From: Nancy Warren
To the editor:
I read on the front page of the June 24 issue of The Republic that the Columbus airport manager and the Board of Aviation plan to “transform” Columbus Municipal Airport into a “recreational and business mecca.”
While I have no objection to either recreation or business, I strongly object to the establishment of any enterprise on airport property that is incompatible with airport needs and airport operations.
Careful and responsible planning, especially with regard to the zoning in and around airports, is the best way to protect an airport.
That was done only six or seven years ago when the Board of Aviation decided to engage Aerofinity, a highly respected and experienced airport consulting firm, in the airport planning process.
With the guidance and recommendations of Aerofinity staff and their consultants, a PUD (Planned Unit Development) was put in place. The PUD was designed not only with then-current needs in mind, but with the needs of the airport far into the future.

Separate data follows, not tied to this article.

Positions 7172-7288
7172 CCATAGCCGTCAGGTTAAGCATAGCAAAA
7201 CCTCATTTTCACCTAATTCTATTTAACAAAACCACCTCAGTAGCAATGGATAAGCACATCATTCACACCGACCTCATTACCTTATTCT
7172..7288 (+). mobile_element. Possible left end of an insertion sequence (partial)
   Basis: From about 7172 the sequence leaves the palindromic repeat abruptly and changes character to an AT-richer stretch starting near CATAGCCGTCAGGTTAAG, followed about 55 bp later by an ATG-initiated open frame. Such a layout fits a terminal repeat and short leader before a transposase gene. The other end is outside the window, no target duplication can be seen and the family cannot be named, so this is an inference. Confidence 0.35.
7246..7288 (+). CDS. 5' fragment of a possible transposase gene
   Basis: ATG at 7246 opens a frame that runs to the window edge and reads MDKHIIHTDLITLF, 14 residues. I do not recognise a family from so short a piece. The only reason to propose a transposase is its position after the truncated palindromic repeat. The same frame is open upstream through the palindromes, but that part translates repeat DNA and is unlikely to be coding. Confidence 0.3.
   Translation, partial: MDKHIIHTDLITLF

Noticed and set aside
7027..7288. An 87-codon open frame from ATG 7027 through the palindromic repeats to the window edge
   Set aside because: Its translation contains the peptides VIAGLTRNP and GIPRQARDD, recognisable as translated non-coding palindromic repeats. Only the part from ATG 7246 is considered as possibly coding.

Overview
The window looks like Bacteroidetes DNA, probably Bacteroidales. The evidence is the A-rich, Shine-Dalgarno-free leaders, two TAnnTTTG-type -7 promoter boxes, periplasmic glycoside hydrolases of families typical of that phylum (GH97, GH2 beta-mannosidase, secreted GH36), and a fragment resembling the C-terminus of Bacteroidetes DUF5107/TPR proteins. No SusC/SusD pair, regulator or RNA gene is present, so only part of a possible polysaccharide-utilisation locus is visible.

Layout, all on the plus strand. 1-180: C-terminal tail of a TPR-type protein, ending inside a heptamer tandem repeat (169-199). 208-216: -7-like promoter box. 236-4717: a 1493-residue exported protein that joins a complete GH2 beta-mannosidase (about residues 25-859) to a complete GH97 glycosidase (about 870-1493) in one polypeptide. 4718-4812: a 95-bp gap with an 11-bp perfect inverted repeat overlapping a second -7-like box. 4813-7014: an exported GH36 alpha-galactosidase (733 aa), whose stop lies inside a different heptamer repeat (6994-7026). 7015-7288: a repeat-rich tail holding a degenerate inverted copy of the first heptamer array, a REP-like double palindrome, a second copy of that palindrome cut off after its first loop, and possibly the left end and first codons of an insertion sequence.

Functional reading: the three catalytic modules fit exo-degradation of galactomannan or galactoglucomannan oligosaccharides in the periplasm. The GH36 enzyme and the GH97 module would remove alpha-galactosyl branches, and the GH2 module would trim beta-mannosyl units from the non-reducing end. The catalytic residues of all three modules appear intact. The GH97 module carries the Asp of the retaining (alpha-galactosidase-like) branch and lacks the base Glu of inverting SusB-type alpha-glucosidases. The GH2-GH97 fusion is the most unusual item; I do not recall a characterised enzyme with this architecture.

Zoning laws were put into place to protect the PUD and surrounding areas. Some of the potential issues and concerns addressed by the new zoning laws or changes to existing laws included:
- Residential and other noise sensitive land uses: homes, churches, schools.
- Places where large groups of people congregate in the approach and departure areas of an airport: stadiums.
- Man-made or natural obstacles that can interfere with flight and flight safety: brightly lit sports facilities.
I cannot overstate the importance of Columbus Municipal Airport to this community. It was and is intended to serve the needs of general aviation, which then serves the needs of the greater community.
Sports facilities, housing and retail development can be established and function in other areas of a city, but an airport is the only place in the entire city where an aircraft can safely and legally take off and land.
Think about it.